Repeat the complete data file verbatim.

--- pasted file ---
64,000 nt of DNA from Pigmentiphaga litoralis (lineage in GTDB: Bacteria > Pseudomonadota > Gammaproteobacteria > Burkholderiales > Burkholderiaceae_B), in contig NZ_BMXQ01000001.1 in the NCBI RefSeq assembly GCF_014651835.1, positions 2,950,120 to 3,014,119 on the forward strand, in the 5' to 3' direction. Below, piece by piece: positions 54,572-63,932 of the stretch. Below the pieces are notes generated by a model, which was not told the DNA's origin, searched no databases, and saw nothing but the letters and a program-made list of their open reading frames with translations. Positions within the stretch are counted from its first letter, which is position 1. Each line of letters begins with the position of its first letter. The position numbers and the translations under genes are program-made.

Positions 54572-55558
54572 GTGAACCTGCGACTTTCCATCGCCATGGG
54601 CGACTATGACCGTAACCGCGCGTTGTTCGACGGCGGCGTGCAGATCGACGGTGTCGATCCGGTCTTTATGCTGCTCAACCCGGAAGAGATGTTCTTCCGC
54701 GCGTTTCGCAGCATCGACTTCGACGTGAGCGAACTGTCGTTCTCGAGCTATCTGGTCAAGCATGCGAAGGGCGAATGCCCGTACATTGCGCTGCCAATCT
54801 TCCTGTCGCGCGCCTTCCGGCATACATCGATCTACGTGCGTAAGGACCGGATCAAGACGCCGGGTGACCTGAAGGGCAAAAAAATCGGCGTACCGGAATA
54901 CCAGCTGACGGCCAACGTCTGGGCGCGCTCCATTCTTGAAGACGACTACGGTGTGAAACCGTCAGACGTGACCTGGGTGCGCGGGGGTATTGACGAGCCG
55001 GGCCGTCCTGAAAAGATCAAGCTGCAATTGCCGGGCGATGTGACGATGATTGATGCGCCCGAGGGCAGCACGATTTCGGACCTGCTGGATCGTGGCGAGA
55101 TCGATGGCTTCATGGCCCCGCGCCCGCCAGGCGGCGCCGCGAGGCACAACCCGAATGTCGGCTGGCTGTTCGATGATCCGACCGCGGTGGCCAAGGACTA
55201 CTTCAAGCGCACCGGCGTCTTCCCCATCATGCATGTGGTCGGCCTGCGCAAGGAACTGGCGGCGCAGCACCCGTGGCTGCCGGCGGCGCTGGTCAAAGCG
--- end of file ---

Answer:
64,000 nt of DNA from Pigmentiphaga litoralis (lineage in GTDB: Bacteria > Pseudomonadota > Gammaproteobacteria > Burkholderiales > Burkholderiaceae_B), in contig NZ_BMXQ01000001.1 in the NCBI RefSeq assembly GCF_014651835.1, positions 2,950,120 to 3,014,119 on the forward strand, in the 5' to 3' direction. Below, piece by piece: positions 54,572-63,932 of the stretch. Below the pieces are notes generated by a model, which was not told the DNA's origin, searched no databases, and saw nothing but the letters and a program-made list of their open reading frames with translations. Positions within the stretch are counted from its first letter, which is position 1. Each line of letters begins with the position of its first letter. The position numbers and the translations under genes are program-made.

Positions 54572-55558
54572 GTGAACCTGCGACTTTCCATCGCCATGGG
54601 CGACTATGACCGTAACCGCGCGTTGTTCGACGGCGGCGTGCAGATCGACGGTGTCGATCCGGTCTTTATGCTGCTCAACCCGGAAGAGATGTTCTTCCGC
54701 GCGTTTCGCAGCATCGACTTCGACGTGAGCGAACTGTCGTTCTCGAGCTATCTGGTCAAGCATGCGAAGGGCGAATGCCCGTACATTGCGCTGCCAATCT
54801 TCCTGTCGCGCGCCTTCCGGCATACATCGATCTACGTGCGTAAGGACCGGATCAAGACGCCGGGTGACCTGAAGGGCAAAAAAATCGGCGTACCGGAATA
54901 CCAGCTGACGGCCAACGTCTGGGCGCGCTCCATTCTTGAAGACGACTACGGTGTGAAACCGTCAGACGTGACCTGGGTGCGCGGGGGTATTGACGAGCCG
55001 GGCCGTCCTGAAAAGATCAAGCTGCAATTGCCGGGCGATGTGACGATGATTGATGCGCCCGAGGGCAGCACGATTTCGGACCTGCTGGATCGTGGCGAGA
55101 TCGATGGCTTCATGGCCCCGCGCCCGCCAGGCGGCGCCGCGAGGCACAACCCGAATGTCGGCTGGCTGTTCGATGATCCGACCGCGGTGGCCAAGGACTA
55201 CTTCAAGCGCACCGGCGTCTTCCCCATCATGCATGTGGTCGGCCTGCGCAAGGAACTGGCGGCGCAGCACCCGTGGCTGCCGGCGGCGCTGGTCAAAGCG